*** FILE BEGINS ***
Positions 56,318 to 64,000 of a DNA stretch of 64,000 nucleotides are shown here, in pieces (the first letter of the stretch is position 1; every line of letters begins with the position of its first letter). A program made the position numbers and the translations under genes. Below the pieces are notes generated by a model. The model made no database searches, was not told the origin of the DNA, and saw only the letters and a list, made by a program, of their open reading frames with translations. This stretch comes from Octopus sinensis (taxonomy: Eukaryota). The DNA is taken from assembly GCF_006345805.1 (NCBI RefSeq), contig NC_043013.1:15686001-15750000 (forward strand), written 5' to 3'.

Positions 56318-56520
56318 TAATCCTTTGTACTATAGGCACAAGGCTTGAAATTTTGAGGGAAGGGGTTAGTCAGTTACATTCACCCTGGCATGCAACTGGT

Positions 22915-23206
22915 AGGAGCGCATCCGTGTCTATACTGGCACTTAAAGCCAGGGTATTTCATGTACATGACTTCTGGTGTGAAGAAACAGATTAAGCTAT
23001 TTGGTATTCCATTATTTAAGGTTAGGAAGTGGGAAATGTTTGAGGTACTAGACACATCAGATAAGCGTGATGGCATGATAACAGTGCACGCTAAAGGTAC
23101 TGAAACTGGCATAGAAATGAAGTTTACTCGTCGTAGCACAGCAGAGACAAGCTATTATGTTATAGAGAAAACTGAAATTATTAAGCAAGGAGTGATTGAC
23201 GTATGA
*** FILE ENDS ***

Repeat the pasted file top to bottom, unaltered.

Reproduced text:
Positions 56,318 to 64,000 of a DNA stretch of 64,000 nucleotides are shown here, in pieces (the first letter of the stretch is position 1; every line of letters begins with the position of its first letter). A program made the position numbers and the translations under genes. Below the pieces are notes generated by a model. The model made no database searches, was not told the origin of the DNA, and saw only the letters and a list, made by a program, of their open reading frames with translations. This stretch comes from Octopus sinensis (taxonomy: Eukaryota). The DNA is taken from assembly GCF_006345805.1 (NCBI RefSeq), contig NC_043013.1:15686001-15750000 (forward strand), written 5' to 3'.

Positions 56318-56520
56318 TAATCCTTTGTACTATAGGCACAAGGCTTGAAATTTTGAGGGAAGGGGTTAGTCAGTTACATTCACCCTGGCATGCAACTGGT

Positions 22915-23206
22915 AGGAGCGCATCCGTGTCTATACTGGCACTTAAAGCCAGGGTATTTCATGTACATGACTTCTGGTGTGAAGAAACAGATTAAGCTAT
23001 TTGGTATTCCATTATTTAAGGTTAGGAAGTGGGAAATGTTTGAGGTACTAGACACATCAGATAAGCGTGATGGCATGATAACAGTGCACGCTAAAGGTAC
23101 TGAAACTGGCATAGAAATGAAGTTTACTCGTCGTAGCACAGCAGAGACAAGCTATTATGTTATAGAGAAAACTGAAATTATTAAGCAAGGAGTGATTGAC
23201 GTATGA